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Pay Me, Mark Zuckerberg
the industry #3 // the cabal of authoritarian politicians and failing writers demanding money from facebook and google, av chaos continues, and taking up for the oppressed honduran fentanyl dealer
Canada finds out. Last Friday, Canadian politician Pascale St-Onge lambasted Meta’s ‘decision’ to block news links on Facebook in the middle of a wildfire crisis. This was a “reckless” act, she declared. People could be hurt. Why on earth would Mark Zuckerberg do this? Typical evil tech bro shit, she seemed to argue. It was just the latest in Pascale’s days-long campaign against the company, echoed by Justin Trudeau on behalf of the Canadian Liberal Party, in which Facebook’s failure to platform ‘news about wildfires’ received more attention from these famously beside-the-point politicians than the actual wildfires. Naturally, the pearl-clutching was total bullshit: Canadian Facebook never specifically blocked news links to stories about Canadian wildfires, Canadian Facebook blocked all news links in keeping with recent Canadian legislation — which was championed by the Liberal Party.
Earlier this year, Trudeau’s government enacted Bill C-18, which requires Google and Meta, specifically targeted, to pay the Toronto Star every time a ‘Canadian intellectual’ changes her gender (reported four times now, in one fascinating case). Or, more generally I guess, they are forcing Google and Meta to pay “news” sites every time Google and Meta link to said “news” sites. Historically, such action has more often been characterized as: sending free traffic to local “news” sites. But we are living in a new world.
While such policy may sound strange to the average person — Why should a “news” company be paid for a link, and nobody else? What makes something a “news company” rather than, say, a personal blog? Is the news company not already benefiting tremendously from the free traffic provided by giants like Google and Facebook? — the law is perfectly in keeping with the modern western government’s view that the “press” is, in some sense, sacred. In this regard, principle tends not to matter; the press, defined as ‘things Trudeau’s government specifically deems the press,’ is deserving of compensation for a vital service (propaganda). His government is less concerned with the question of where the money is coming from, or whether such legislation is ethical, and is certainly not moved by the fanciful American notion of “free speech,” which hasn’t meaningfully existed in the authoritarian state of Canada for many years.
But here’s where we have fun: as Canada’s new law was sufficiently ambiguous to open Google and Facebook up to potentially unlimited payments to “indigenous” bloggers, and assorted agents of the state, the companies chose to simply stop sharing news links. Thus we arrive at the inevitable conclusion of a quite stupidly crafted piece of legislation.
Now, the thoughtful reader would be correct to question the relevance of anything that happens in Canada. But the Australian government passed similar legislation in 2021, which ultimately led to a backdoor deal (or series of deals) that protected major tech platforms from threat of litigation while paying out a bunch of giant media incumbents, which to this day make a considerable sum of money from the policy. This has captured the imagination of corrupt politicians and failing writers throughout the Anglosphere, including here at home. A similar bill proposed in California has been put on hold until 2024, but the thirst among men in power for a submissive press is — and has been through history — unquenchable. As such press outlets are now routinely failing without assistance from the state, an attempt at state assistance of some kind, in some way, is guaranteed. We will all have to deal with this, regardless of whether or not we live in such deeply silly places as the nation of Canada.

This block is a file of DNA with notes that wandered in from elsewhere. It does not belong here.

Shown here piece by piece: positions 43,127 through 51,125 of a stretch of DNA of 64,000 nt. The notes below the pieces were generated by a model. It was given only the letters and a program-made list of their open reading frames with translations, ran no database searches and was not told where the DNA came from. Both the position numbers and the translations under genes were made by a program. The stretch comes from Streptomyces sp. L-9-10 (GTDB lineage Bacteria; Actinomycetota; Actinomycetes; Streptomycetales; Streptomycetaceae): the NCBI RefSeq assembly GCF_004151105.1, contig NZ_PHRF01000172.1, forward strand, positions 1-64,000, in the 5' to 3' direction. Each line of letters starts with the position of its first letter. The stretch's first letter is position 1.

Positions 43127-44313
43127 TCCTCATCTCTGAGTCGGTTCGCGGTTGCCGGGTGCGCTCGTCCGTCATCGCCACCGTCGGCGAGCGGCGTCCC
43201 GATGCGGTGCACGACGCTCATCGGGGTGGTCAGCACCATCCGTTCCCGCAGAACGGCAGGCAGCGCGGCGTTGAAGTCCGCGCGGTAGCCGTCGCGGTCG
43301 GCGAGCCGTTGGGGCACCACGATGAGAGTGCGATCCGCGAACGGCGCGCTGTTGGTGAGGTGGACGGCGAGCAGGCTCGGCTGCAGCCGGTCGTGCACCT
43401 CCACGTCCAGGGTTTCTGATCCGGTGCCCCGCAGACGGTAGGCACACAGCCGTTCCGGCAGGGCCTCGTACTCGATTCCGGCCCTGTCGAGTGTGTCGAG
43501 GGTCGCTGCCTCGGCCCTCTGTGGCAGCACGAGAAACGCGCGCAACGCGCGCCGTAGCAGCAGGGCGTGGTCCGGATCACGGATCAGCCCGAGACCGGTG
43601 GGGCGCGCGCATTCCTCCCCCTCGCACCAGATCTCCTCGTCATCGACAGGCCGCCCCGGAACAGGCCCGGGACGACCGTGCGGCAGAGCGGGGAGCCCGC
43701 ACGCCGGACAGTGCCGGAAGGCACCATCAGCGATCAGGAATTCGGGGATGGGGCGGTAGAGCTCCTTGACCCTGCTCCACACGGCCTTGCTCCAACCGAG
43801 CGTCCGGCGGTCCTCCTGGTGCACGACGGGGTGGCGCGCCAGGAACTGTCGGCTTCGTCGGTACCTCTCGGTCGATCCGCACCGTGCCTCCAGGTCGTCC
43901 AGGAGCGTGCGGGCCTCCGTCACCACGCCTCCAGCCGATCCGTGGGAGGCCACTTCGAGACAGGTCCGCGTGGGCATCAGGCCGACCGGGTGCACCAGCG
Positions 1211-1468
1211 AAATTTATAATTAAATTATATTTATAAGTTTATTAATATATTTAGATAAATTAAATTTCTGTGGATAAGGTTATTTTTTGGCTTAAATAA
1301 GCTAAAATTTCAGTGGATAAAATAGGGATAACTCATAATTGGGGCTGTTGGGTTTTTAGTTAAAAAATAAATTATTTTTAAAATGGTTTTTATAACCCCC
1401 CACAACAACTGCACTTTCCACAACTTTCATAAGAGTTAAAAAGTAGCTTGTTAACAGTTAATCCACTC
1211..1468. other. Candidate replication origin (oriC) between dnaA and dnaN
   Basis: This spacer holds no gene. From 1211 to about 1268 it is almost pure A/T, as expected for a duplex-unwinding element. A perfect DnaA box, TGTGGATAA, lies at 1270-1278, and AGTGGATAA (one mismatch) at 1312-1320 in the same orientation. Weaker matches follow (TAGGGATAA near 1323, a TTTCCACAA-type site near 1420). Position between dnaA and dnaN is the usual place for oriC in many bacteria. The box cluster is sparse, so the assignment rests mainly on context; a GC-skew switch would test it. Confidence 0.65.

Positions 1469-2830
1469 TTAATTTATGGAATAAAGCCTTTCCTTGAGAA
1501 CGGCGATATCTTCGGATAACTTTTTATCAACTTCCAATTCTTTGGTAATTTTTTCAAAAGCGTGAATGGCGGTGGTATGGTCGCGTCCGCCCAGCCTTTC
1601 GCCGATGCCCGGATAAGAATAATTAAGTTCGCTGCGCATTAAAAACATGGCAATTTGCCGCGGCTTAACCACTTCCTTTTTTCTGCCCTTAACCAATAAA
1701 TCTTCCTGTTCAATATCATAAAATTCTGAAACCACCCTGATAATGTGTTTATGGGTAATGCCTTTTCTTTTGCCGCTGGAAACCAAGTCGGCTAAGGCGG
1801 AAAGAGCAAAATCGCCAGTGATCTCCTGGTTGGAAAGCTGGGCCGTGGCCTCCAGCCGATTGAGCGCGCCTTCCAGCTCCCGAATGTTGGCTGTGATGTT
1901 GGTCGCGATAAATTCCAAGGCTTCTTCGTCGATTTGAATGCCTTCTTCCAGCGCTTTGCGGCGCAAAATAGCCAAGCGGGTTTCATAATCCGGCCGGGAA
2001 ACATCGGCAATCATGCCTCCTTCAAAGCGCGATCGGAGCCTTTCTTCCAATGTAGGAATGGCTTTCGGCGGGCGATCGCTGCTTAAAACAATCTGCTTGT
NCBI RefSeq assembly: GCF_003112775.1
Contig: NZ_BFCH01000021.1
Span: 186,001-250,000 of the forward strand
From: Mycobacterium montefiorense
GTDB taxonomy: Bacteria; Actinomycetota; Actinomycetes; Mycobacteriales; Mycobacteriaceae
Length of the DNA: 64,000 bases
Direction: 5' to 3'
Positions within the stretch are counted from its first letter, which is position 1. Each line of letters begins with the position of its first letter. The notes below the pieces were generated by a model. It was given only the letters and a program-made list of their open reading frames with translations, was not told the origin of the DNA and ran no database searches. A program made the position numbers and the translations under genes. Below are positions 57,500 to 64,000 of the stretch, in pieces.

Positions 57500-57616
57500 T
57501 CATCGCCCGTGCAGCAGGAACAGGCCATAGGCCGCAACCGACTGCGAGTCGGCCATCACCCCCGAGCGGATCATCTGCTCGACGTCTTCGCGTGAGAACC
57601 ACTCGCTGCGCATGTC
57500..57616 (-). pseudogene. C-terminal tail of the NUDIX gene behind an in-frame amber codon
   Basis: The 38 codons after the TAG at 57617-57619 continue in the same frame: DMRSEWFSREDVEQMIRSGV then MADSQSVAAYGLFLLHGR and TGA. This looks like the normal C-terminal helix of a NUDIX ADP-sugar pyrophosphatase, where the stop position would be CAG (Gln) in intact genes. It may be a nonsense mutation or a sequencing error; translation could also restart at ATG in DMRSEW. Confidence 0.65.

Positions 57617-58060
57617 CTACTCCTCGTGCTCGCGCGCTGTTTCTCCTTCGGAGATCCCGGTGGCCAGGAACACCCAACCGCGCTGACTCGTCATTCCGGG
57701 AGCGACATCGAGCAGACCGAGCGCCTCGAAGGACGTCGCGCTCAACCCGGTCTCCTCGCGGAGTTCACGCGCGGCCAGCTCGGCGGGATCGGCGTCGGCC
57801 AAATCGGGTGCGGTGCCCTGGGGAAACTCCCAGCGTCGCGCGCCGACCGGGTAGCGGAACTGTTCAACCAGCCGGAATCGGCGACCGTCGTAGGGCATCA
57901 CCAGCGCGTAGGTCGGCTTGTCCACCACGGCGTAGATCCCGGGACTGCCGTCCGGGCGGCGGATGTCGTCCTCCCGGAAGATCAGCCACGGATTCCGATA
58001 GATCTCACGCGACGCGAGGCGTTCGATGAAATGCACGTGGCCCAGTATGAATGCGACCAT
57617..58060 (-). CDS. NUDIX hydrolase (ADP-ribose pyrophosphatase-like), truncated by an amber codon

Earlier this year, in reaction to California’s attempt at legislation, Pirate Wires’ managing editor reached out to a representative for Congresswoman Buffy Wicks (fire name, but unfortunately a moron). He asked the following questions, worthy of consideration here:
“Will Google and Facebook be required to pay a full 70% of their ad revenue [‘generated’ from ‘local journalism’] to the government, [on top of the ‘journalism usage fee’ you propose they pay]? What specifically is the vehicle these profits are going to, that will fund journalism jobs? Will these funds be earmarked specifically for local journalism, as opposed to national news outlets? How much money does AB 866 assume it will generate, in funding for journalism jobs (via the 70%)? How much for an average local journalism outlet per month or year? How does the bill plan to calculate profits from an individual news story? For example, Facebook has a newsfeed where the user has to scroll vertically to continue to see content. This content is interspersed with ads. So a user may see, for example, a local journalism story, then an update from a friend, and another, then an ad. How does AB 866 decide that the profit from this ad was the result of the local journalism? In general can you tell me how this works?”